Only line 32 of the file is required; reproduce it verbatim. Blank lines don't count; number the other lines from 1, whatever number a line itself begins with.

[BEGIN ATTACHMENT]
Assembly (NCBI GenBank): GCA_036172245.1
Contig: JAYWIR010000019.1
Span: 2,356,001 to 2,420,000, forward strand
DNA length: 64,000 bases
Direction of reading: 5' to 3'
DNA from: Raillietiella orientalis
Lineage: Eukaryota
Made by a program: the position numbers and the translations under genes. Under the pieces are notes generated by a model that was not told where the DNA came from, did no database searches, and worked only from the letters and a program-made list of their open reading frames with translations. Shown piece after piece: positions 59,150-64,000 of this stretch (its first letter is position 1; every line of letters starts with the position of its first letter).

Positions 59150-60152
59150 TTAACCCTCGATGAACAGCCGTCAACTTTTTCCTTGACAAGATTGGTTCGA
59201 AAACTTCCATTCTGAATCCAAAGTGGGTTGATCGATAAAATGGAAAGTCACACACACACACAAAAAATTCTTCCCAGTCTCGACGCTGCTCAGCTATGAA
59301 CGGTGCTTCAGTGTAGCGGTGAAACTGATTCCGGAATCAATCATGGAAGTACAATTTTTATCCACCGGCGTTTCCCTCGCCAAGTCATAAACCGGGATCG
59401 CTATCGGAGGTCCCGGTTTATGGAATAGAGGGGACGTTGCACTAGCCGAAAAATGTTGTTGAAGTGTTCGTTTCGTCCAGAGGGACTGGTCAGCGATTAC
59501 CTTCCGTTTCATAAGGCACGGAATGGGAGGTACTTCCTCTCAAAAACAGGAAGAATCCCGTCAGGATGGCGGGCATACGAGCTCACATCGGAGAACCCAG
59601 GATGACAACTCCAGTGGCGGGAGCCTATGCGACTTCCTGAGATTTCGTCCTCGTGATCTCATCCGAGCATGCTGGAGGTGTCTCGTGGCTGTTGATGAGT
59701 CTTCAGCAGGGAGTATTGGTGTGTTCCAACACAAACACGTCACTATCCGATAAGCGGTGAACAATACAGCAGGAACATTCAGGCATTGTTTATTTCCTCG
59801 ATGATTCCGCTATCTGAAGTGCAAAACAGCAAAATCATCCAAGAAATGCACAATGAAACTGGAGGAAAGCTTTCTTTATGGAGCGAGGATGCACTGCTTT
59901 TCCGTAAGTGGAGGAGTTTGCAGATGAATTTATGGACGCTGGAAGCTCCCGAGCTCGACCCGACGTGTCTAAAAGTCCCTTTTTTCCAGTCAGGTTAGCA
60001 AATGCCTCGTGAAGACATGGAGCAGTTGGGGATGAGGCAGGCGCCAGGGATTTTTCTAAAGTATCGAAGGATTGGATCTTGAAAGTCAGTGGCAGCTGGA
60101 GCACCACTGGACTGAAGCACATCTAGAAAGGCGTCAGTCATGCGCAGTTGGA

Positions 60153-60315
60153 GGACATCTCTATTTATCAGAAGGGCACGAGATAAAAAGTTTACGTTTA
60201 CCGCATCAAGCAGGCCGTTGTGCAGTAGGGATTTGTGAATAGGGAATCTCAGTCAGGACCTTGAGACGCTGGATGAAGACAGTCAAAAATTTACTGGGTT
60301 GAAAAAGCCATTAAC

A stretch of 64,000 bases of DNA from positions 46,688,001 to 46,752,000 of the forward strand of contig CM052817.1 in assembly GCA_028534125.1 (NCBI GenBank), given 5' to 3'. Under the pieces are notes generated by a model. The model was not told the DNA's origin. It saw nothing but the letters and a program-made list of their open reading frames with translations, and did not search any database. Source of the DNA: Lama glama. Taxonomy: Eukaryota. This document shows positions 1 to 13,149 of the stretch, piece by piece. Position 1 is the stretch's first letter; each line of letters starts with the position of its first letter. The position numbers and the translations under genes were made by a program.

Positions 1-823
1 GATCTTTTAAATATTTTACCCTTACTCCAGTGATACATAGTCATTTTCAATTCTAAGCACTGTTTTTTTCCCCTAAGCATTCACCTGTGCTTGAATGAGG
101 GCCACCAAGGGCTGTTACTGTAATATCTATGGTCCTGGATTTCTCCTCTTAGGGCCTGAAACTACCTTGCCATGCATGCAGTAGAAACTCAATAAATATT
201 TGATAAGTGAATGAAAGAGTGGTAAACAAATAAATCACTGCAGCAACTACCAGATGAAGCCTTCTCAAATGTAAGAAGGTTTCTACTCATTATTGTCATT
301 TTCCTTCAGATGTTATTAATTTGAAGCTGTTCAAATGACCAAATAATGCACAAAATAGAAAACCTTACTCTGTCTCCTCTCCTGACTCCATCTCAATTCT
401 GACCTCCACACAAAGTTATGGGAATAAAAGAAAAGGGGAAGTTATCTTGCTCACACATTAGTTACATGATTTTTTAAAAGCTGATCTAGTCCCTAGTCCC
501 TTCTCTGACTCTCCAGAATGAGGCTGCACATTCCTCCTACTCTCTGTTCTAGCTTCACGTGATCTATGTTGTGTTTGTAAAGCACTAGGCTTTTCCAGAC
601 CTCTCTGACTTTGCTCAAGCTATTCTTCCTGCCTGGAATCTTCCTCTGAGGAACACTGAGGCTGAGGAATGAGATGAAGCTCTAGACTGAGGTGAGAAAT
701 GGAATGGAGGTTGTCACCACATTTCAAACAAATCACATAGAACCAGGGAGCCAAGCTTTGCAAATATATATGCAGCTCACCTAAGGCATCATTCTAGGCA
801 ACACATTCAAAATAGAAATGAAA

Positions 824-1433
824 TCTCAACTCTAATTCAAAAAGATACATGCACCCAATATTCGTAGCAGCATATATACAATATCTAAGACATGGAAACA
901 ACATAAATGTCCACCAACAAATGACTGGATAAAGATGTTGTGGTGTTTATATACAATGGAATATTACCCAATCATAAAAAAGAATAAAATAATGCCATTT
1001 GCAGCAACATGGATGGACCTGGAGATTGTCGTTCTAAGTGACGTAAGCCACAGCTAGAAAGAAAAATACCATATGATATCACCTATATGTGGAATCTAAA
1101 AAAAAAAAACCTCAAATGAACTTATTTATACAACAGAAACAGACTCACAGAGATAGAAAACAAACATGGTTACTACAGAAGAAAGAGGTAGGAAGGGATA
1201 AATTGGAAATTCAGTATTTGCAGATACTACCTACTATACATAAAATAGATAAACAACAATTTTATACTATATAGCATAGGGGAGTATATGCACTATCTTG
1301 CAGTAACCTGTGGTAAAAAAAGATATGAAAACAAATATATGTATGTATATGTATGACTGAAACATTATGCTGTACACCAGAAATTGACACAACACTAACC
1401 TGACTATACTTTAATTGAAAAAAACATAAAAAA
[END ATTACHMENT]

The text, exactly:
501 TTCTCTGACTCTCCAGAATGAGGCTGCACATTCCTCCTACTCTCTGTTCTAGCTTCACGTGATCTATGTTGTGTTTGTAAAGCACTAGGCTTTTCCAGAC